What does the hip joint look like?
Your hip joint is known as a ball and socket joint. The ball (head) of your thigh bone (femur) fits into the socket of your pelvic bone to make your hip joint. This socket is called the acetabulum. There is a strong but flexible joint capsule that surrounds the hip joint. It helps to give stability to the joint and also produces a fluid called synovial fluid to give lubrication and help joint movement.
What are the causes of greater trochanteric pain syndrome?
Most cases are due to minor injury or inflammation to tissues in your upper, outer thigh area. The causes of greater trochanteric pain syndrome include:
- An injury such as a fall on to the side of your hip area.
- Repetitive movements involving your hip area, such as excessive running or walking.
- Prolonged or excessive pressure to your hip area (for example, sitting in bucket car seats may aggravate the problem).
- Some infections (for example, tuberculosis) and some diseases (for example, gout and arthritis) can be associated with an inflamed fluid-filled sac (bursa).
- The presence of surgical wire, implants or scar tissue in the hip area (for example, after hip surgery).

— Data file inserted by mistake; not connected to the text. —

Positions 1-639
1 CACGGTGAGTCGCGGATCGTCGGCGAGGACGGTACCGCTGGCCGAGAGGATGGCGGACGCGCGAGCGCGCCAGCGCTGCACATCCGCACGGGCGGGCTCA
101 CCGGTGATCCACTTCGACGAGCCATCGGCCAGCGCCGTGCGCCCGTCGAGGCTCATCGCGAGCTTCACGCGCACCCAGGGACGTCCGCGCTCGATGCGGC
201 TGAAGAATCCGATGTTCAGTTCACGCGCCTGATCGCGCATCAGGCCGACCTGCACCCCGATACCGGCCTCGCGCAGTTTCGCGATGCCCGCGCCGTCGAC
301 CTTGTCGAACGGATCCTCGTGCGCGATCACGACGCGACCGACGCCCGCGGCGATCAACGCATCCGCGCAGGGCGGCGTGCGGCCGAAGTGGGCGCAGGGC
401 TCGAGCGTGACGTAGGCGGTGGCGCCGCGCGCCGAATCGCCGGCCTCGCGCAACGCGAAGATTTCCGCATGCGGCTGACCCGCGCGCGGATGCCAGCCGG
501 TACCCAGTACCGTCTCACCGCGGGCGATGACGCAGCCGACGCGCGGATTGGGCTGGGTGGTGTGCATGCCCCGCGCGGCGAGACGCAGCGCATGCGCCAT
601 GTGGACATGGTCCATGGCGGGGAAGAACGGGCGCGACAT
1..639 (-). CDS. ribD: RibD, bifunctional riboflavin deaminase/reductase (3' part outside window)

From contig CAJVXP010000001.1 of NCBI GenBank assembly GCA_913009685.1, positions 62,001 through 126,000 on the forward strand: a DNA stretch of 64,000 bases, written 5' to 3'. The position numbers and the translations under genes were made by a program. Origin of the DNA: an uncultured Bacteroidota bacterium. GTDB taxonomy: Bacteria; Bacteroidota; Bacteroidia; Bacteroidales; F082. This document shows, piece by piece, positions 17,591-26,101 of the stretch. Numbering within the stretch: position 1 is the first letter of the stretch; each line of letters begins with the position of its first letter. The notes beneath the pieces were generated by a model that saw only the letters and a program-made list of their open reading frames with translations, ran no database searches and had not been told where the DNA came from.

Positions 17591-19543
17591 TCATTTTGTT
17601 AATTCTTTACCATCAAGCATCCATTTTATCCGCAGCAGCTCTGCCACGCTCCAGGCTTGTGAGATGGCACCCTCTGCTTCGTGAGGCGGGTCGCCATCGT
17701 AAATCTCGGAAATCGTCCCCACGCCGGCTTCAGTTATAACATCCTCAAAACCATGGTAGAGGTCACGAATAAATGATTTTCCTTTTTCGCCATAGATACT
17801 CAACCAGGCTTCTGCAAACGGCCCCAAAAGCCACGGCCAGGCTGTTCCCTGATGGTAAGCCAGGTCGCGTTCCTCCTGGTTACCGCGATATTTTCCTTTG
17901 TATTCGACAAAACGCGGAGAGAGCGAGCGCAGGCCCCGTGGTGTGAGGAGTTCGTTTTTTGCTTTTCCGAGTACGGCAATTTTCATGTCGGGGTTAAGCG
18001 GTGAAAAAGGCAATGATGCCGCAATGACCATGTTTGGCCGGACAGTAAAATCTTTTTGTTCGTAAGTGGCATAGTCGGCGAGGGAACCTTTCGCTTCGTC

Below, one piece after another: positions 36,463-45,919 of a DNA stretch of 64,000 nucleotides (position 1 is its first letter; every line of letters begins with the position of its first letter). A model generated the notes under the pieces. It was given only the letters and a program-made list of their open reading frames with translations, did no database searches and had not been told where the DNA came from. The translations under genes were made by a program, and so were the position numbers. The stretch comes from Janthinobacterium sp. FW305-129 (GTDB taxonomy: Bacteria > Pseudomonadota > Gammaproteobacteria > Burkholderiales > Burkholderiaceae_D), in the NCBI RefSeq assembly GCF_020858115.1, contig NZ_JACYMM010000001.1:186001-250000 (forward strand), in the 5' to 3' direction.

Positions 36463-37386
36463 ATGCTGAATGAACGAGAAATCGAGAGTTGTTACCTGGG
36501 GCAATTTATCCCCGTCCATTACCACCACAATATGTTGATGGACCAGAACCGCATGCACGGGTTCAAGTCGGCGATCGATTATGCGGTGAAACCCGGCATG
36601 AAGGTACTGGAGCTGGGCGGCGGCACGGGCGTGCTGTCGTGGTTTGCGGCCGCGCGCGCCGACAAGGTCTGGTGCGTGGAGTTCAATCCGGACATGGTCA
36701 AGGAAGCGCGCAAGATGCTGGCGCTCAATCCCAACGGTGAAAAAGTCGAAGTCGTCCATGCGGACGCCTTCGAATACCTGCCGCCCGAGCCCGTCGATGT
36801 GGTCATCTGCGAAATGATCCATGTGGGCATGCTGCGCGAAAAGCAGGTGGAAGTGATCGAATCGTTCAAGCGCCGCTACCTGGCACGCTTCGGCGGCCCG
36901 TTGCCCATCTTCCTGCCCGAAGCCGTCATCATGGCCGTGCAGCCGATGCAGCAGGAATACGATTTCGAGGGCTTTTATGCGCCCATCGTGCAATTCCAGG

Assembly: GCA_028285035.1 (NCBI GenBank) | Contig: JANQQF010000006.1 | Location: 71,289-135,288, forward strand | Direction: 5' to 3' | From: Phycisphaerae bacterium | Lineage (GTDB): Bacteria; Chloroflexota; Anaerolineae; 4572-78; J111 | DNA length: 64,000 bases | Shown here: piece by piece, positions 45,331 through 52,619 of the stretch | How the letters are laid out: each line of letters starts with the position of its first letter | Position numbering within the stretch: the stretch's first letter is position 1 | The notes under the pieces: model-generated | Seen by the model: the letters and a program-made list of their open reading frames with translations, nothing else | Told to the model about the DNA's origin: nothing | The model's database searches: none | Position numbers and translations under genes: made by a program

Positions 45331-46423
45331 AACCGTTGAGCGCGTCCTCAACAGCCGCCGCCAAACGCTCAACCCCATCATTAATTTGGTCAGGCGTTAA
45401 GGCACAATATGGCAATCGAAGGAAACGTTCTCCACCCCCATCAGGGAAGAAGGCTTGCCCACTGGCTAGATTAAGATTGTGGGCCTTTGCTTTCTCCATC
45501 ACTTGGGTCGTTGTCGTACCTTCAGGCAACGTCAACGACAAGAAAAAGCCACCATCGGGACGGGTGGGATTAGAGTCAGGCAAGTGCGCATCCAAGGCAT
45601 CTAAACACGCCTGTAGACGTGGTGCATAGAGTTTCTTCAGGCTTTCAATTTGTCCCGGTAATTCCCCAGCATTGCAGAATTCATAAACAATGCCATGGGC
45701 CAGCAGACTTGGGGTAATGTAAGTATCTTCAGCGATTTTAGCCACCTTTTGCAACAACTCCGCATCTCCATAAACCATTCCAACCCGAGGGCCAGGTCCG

- Having a difference in your leg length.
Is it the same as trochanteric bursitis?
Greater trochanteric pain syndrome used to be called trochanteric bursitis. This was because the pain was thought to be coming from an inflamed bursa that lies over the greater trochanter. A bursa is a small sac filled with fluid which helps to allow smooth movement between two uneven surfaces. There are various bursae in the body and they can become inflamed due to various reasons.
However, research suggests that most cases of greater trochanteric pain syndrome are due to minor tears or damage to the nearby muscles, tendons or fascia, so that an inflamed bursa is an uncommon cause. So, rather than the term trochanteric bursitis, the more general term, greater trochanteric pain syndrome, is now preferred.
Further reading and references
Greater trochanteric pain syndrome (trochanteric bursitis); NICE CKS, August 2016 (UK access only)
Williams BS, Cohen SP; Greater trochanteric pain syndrome: a review of anatomy, diagnosis and treatment. Anesth Analg. 2009 May108(5):1662-70.
Strauss EJ, Nho SJ, Kelly BT; Greater trochanteric pain syndrome. Sports Med Arthrosc. 2010 Jun18(2):113-9.
McMahon SE, Smith TO, Hing CB; A systematic review of imaging modalities in the diagnosis of greater trochanteric pain syndrome. Musculoskeletal Care. 2012 Dec10(4):232-9. doi: 10.1002/msc.1024. Epub 2012 Jul 4.
Hi, after chronic hip pain for 2 years I have finally seen a specialist who has decided that it is a labral tear from a hyper-extension injury in 2015. I'm having a gadolinium MRI next week to...missolympic
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